According to a study conducted by the University of Erfurt in Erfurt, Germany, it was found that people are willing to inflict financial pain to achieve collective gain. The study results were published in the journal Science.
Researchers have found that groups in which individual members have the option to punish freeloaders were more popular than groups without this option. Though two thirds of the study participants initially chose the group in which members could not punish others, many abandoned this nonpunishing group after seeing the greater financial rewards that come with cooperation that is maintained when individuals choose to punish freeloaders. This new evidence for a competitive advantage for groups in which individuals can punish freeloaders may bring scientists closer to a general theory of human cooperation, the authors say.
Understanding the circumstances under which people cooperate is of great interest because addressing some of the world's most pressing issues, such as global climate change, may require people to act in the best interest of the group, according to the author of a related "Perspective" article. The researchers asked 84 students from a German university to either join a virtual group that does not financially punish freeloaders or a group that is nearly identical but allows members to punish freeloaders. The differences in cooperation between the two groups can be likened to neighboring towns with different reactions to those who pollute, explained Science author Bernd Irlenbusch from the London School of Economics in London, UK. In a town where people notice and disapprove of those who pollute the environment, the threat of informal forms of punishment such as social exclusion or reputation damage can discourage people from polluting.
Players could choose to contribute money to a group project or deposit the money in a private account. All contributions to the group project were increased by about two thirds and divided equally among all players, regardless of their contributions. After the players made their contributions and learned of the contributions of others, those in the punishing group had the option to punish non-cooperating group members. Punishing another person reduced the payoff of the punisher by one unit and the person being punished by three units. At the end of the punishing period, all participants from both groups received detailed but anonymous payoff information about each of the other members of both institutions.
At this point in the game, people could choose to stay in their own group for the next round, or switch to the other group. At the start of the first round of the game, two thirds of the study participants chose the punishment-free group. After the first few rounds, members of the nonpunishing group who initially behaved cooperatively by contributing to the group project scaled back their contributions after seeing that others were freeloading. Many of these initially punishment-averse people switched over to the punishing group and immediately adopted the established culture of cooperation. The former freeloaders contributed significantly to the group account and punished freeloaders -- even though you have to pay to punish.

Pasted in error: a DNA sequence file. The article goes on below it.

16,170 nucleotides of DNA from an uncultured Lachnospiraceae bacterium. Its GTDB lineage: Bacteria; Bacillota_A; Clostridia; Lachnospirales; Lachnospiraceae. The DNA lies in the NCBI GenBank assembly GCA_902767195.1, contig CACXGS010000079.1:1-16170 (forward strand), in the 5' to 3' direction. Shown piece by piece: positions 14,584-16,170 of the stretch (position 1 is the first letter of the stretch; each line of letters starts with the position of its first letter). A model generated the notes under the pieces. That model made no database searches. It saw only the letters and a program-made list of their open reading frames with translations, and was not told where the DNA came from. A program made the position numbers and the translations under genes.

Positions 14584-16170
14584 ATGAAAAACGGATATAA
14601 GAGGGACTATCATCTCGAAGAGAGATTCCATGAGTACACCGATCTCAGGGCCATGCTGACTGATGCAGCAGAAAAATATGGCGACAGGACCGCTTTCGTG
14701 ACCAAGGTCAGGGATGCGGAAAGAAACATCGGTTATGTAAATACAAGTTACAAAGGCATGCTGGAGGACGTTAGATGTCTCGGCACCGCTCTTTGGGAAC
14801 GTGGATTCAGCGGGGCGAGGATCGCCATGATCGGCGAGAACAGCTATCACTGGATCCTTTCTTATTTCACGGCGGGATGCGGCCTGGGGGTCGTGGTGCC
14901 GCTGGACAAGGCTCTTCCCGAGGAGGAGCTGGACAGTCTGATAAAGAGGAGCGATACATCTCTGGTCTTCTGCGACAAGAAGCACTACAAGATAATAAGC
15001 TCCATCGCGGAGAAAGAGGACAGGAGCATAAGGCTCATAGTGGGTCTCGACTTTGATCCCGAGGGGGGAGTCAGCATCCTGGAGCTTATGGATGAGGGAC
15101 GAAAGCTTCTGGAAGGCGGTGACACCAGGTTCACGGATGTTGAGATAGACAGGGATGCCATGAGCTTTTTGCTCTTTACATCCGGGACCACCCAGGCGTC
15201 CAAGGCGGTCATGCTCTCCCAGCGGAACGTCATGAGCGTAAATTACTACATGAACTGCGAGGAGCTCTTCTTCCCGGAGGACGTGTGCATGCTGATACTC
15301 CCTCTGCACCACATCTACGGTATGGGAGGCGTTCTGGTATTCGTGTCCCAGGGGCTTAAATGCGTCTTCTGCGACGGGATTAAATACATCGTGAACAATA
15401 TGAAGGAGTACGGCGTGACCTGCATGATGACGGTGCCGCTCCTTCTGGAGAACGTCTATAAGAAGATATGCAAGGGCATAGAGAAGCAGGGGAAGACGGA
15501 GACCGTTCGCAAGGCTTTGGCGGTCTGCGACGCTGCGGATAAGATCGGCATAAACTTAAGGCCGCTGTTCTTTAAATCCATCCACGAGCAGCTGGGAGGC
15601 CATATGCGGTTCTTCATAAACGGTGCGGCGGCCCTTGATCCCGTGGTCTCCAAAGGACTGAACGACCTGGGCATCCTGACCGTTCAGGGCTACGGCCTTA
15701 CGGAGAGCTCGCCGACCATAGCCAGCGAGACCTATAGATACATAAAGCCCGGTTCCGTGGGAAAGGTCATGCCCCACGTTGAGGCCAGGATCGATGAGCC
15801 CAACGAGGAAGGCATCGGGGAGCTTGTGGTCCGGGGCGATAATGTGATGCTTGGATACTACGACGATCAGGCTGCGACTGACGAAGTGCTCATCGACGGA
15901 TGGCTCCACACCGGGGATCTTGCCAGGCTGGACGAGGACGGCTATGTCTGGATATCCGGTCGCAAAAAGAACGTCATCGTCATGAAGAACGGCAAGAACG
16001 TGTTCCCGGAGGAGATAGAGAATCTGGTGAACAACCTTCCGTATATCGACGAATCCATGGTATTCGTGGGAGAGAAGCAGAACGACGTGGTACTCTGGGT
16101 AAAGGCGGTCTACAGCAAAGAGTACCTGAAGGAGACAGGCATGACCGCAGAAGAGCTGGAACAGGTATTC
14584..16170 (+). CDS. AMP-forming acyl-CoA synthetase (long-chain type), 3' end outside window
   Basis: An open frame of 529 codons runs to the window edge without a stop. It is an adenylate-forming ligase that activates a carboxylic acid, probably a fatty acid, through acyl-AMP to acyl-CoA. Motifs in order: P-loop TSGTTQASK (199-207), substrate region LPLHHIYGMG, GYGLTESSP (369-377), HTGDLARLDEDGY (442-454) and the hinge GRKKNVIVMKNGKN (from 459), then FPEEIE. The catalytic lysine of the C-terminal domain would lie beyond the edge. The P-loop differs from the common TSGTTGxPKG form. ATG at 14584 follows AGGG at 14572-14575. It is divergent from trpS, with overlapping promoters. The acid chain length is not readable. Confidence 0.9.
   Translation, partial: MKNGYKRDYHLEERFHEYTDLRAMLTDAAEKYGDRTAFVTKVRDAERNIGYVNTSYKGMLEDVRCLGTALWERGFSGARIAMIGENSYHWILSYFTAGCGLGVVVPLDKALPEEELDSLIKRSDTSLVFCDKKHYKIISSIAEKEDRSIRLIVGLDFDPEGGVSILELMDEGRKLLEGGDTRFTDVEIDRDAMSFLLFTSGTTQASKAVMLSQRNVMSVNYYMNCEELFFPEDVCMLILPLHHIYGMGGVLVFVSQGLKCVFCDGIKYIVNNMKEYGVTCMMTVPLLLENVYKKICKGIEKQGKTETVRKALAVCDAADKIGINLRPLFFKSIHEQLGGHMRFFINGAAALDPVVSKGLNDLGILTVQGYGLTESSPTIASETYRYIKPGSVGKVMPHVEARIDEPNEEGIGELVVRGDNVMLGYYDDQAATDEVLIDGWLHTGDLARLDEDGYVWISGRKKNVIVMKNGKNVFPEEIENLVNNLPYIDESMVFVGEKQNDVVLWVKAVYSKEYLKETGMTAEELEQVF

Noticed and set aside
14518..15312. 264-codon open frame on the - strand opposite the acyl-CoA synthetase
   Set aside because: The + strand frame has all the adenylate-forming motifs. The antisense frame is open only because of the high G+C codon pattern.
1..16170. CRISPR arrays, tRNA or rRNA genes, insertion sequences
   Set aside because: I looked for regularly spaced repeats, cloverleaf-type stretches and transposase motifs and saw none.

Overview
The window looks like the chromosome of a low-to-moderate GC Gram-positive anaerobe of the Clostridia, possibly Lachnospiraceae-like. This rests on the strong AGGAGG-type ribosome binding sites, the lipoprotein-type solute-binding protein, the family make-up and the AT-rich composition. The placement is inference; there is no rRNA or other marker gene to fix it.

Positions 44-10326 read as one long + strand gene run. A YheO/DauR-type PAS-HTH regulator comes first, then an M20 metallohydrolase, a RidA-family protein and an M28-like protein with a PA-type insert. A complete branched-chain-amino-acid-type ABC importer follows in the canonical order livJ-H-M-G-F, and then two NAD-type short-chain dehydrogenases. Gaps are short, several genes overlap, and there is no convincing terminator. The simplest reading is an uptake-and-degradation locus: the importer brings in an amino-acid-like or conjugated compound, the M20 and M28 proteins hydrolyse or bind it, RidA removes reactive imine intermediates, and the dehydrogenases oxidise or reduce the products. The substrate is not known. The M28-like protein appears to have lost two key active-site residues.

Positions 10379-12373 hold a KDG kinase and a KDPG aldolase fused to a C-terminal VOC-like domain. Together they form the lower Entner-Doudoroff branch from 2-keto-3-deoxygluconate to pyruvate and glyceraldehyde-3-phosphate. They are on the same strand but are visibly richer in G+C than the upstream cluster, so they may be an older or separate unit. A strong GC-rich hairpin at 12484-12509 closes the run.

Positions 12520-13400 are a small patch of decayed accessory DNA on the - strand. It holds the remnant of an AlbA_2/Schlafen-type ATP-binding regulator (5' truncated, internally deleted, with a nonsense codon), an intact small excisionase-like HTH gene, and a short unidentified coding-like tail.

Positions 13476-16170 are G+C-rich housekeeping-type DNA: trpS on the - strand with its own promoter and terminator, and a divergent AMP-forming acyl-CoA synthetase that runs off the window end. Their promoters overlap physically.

"You can't explain this dramatic change in behavior by saying that people are just looking for the best payoff. People gave up payoff to follow the cooperative norm," explained Science author Bettina Rockenbach from the University of Erfurt in Erfurt, Germany. "I was surprised so many of the freeloaders exerted punishment on others when they entered the sanctioning institution," said Irlenbusch. The immediate switch from freeloader to cooperator and punisher is consistent with theories of cultural and institutional selection, the authors say. These theories suggest that people preferentially migrate to groups with higher payoffs and imitate the decisions prevalent in those groups.
"New members of the sanctioning institution punish because it is common to do so," said Rockenbach. She noted that this new work supports the idea that cultural selection -- the notion that culture can evolve in ways similar to Darwin's natural selection -- plays a role in the establishment and maintenance of cooperation. By forcing sanctioning and nonsanctioning institutions to compete head-to-head in an experimental setting, the authors also present empirical support for the idea that institutions with built-in sanctioning mechanisms can establish norms of cooperation and out-compete institutions lacking mechanisms for punishing freeloaders.
Within the sanctioning institution, the culture of cooperation remained, and even strengthened as streams of outsiders from a non-cooperative environment joined and quickly adopted their cooperative behavior, the scientists found. When the game ended after 30 rounds, the nonpunishing group was almost completely depopulated and the punishing group functioned at a high level of cooperation. There was not much actual punishment being applied during the later rounds of the game, apparently the threat of punishment induced cooperative behavior, the authors say.
The new Science study should spur researchers to devise experiments to look into questions that will provide further information on the development of cooperation within groups of people, writes "Perspective" author Joe Henrich from Emory University in Atlanta, Georgia, USA. "What if switching institutions is costly, or information about the payoffs in the other institutions is poor? What happens if individuals cannot migrate between institutions, but instead can vote on adopting alternative institutional modifications?" Henrich wrote.